Putin’s friends start voicing dissent
Defeat in Kharkiv has sparked discontent among normally deferential generals
Internal tensions are surfacing in Russia after the military leadership of the country appeared to have been unprepared for the speed and success of the Ukrainian north-east counteroffensive. Since Wednesday, Ukraine has recaptured territory more than double the size of Greater London. The Ukrainian flag has been raised in Kupiansk, where rail lines have been supplying logistics to the Russian army. Russian forces have been forced to prioritise emergency defensive actions, and troop morale and trust in military leadership is likely to have degraded significantly. The speed of the counteroffensive has resulted in such a rapid retreat of Russian troops that withdrawing occupying forces have left ammunition and equipment behind.
The Kremlin has thus far been successful in its suppression of internal critics of the invasion. But with increasing claims of such operational and strategic failure, more and more conservative allies or supporters of the invasion are becoming vocally dissatisfied with its management.
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The Head of the Chechen Republic, Ramzan Kadyrov, never one to hold his tongue, has publicly voiced displeasure with the state of military operations in the region: “They have made mistakes and I think they will draw the necessary conclusions,” Kadyrov posted to his Telegram channel on Sunday. “If today or tomorrow no changes in strategy are made, I will be forced to speak with the leadership of the defence ministry and the leadership of the country to explain the real situation on the ground to them.”
Chechen units have been instrumental in the invasion of Ukraine, and Kadyrov is acutely aware of the Kremlin’s need to retain his loyalty. Moscow allows the Chechen leader an atypical degree of independence in return for military and political loyalty — but Kadyrov remains a somewhat loose cannon, especially on messaging.
Alexander Khodakovsky, commander of the pro-Russian Vostok Battalion formed during the 2014 insurgency in Donbas, has also been publicly critical of the government for having “no effective system of reaction” to the Ukrainian counteroffensive. Khodakovsky has complained that the Russian military has punished these units for internal disagreements by cutting off ammunition and other crucial supplies.
“When the ‘alternative army’ does not agree with the [Russian] army’s approaches and holds their ground […] the army squeezes resources in retaliation,” he wrote on his Telegram. “Our battalion, for example, has not received supplies from the army for more than three weeks and lives only on reserves. Of course, one could say that we should put everyone under one command — and the problem is over — but no: the army’s approaches are often so specific that there is little desire to pile everyone into one fire and burn them all.”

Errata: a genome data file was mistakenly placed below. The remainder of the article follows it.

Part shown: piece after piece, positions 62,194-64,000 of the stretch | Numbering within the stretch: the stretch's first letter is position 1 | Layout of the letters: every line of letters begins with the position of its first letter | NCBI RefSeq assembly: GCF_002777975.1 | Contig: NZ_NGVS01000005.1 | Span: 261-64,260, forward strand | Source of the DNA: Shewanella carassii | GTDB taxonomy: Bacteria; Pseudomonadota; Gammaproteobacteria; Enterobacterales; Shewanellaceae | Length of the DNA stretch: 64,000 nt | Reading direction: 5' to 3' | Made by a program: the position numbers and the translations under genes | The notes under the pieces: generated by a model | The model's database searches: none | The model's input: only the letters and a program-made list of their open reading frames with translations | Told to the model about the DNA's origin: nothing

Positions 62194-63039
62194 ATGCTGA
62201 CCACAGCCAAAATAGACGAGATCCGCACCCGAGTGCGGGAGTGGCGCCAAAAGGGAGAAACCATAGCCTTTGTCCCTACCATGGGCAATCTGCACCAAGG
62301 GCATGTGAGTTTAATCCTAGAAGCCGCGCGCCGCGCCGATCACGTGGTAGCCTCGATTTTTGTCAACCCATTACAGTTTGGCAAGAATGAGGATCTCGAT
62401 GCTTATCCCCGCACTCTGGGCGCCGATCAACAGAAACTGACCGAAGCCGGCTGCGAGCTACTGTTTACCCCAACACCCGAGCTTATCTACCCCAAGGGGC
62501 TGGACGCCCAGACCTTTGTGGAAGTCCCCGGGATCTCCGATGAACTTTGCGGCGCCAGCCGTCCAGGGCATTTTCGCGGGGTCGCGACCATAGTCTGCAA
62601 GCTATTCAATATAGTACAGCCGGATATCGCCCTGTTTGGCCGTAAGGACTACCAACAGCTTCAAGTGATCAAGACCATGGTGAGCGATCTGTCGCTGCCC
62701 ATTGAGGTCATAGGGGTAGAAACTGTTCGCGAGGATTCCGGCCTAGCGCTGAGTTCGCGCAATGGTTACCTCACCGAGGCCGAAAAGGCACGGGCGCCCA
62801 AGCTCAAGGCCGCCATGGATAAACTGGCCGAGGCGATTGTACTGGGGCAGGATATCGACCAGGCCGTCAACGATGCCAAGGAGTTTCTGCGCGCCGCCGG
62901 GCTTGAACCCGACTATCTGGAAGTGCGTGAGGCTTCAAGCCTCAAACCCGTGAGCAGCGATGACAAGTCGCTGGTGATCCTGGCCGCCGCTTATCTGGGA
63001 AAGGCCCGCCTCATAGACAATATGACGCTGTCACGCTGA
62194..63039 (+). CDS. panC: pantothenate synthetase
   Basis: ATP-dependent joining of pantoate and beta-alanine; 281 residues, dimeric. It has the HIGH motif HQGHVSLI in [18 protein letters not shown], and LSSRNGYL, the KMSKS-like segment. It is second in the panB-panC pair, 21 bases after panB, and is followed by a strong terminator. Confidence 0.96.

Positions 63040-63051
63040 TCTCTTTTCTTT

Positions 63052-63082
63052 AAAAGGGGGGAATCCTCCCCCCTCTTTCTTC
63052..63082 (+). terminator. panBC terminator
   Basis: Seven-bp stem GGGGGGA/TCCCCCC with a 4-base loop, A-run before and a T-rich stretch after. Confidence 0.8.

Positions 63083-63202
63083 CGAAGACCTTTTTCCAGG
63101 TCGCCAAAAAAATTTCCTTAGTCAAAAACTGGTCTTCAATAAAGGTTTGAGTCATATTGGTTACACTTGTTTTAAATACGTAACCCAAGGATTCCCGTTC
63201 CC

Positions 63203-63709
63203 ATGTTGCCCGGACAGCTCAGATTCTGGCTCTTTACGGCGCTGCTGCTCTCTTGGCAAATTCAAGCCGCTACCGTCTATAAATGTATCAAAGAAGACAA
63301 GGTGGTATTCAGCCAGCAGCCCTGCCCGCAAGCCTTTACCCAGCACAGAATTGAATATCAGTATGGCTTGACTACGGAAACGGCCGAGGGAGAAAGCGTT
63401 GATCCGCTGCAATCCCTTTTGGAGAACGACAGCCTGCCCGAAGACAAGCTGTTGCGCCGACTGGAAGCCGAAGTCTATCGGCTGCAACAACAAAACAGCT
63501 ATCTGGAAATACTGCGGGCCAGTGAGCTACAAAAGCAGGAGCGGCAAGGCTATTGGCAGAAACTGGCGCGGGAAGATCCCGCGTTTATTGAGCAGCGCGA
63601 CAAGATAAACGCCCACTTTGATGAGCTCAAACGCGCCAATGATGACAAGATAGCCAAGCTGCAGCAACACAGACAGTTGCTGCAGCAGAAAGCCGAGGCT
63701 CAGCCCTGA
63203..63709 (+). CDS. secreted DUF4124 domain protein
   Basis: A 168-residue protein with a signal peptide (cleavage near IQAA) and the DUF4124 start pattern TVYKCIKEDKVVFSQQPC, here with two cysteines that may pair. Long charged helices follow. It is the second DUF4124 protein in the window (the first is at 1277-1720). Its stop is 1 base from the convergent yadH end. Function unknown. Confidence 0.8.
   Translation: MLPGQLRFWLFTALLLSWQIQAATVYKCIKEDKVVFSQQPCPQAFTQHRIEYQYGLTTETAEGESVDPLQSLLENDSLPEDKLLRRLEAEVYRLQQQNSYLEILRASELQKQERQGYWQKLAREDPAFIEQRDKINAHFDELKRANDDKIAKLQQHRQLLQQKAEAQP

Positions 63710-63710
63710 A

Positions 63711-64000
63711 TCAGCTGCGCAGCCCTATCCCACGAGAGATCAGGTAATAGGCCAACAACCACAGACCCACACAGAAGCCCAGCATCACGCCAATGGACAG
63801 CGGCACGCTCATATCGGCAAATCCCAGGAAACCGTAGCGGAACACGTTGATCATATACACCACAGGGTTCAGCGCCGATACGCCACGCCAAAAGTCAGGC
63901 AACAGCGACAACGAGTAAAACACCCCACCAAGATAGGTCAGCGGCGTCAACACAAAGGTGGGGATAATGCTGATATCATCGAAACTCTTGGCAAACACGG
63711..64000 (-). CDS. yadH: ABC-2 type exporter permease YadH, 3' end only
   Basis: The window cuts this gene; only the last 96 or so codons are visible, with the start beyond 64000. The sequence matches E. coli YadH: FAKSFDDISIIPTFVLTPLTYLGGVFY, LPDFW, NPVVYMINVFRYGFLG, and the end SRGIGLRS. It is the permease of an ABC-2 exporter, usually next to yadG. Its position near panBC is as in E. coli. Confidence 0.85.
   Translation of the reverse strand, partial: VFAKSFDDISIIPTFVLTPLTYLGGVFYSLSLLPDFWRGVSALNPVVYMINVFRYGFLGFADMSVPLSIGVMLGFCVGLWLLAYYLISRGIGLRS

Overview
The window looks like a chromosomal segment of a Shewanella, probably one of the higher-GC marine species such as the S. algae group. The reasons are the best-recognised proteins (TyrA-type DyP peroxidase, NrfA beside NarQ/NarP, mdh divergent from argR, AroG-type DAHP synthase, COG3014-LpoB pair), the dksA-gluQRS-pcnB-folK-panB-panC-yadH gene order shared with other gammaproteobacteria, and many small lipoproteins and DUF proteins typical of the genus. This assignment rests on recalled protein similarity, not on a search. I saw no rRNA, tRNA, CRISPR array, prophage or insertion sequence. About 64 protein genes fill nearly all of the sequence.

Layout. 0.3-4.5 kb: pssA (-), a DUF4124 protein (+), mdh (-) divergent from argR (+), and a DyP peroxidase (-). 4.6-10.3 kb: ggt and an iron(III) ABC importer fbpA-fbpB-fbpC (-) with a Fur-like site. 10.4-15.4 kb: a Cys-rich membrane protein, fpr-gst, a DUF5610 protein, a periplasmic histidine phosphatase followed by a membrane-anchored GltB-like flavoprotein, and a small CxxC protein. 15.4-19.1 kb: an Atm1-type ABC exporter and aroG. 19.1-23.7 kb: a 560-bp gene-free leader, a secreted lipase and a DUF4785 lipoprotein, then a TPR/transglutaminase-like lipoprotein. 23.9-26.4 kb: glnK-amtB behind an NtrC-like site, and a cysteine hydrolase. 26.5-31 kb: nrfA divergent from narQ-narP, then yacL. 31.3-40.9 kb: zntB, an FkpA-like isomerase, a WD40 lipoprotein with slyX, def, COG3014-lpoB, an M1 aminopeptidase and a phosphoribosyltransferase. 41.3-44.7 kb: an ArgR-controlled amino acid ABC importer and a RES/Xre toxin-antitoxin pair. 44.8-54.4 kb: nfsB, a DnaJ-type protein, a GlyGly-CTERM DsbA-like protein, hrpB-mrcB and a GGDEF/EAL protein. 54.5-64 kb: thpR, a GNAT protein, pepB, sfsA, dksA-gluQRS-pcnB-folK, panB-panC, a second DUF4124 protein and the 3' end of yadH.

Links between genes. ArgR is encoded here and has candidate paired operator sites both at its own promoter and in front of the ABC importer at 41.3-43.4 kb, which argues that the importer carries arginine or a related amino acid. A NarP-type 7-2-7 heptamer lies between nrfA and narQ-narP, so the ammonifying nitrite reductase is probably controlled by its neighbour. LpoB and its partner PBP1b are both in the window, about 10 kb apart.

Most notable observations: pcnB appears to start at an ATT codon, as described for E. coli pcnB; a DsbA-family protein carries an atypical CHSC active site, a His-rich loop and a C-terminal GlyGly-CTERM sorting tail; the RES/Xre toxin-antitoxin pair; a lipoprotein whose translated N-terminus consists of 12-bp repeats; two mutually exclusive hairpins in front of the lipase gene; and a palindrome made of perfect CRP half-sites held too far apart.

Domestically and internationally, people are asking whether the Russian military will repeat its mistakes. Putin will be becoming increasingly aware of the fact that, should Russia suffer any more grievous failures, the loyalty necessary to achieving any success in Ukraine may disappear into the ether. It was reported today that he has already sacked the general responsible for the Kharkiv rout, who had only been in the role for sixteen days. If Putin finds himself at a crossroads, will he be more inclined to retreat and suffer that humiliation, or extend the war effort and risk exacerbating internal dissent?
Carnivorous Vultures Or Demons Of War?
You are forgers of lies, ye are all politicians of no value. We were under the thumbs of the Bolsheviks for decades and threw them out. Protests erupt across World over Gov’t Russian tyranny. Now you will feel on your own skin how we suffered for decades because of you. Leave Ukraine alone, because in a moment you will actually be on the brink of an abyss. People like Ukrainians people never give up!!! This is the end of Russia as we know it.!!! Putin and his gang of weak criminal thieves are an embarrassment to humanity.
I suspect Putin’s position is far less stable than appears.
The liberals hate him for his years of oppression, while the psycho-nationalists hate him for his manifest incompetence. He has ingeniously made most other Russians so passive that quite small groups now can take over, a la 1917.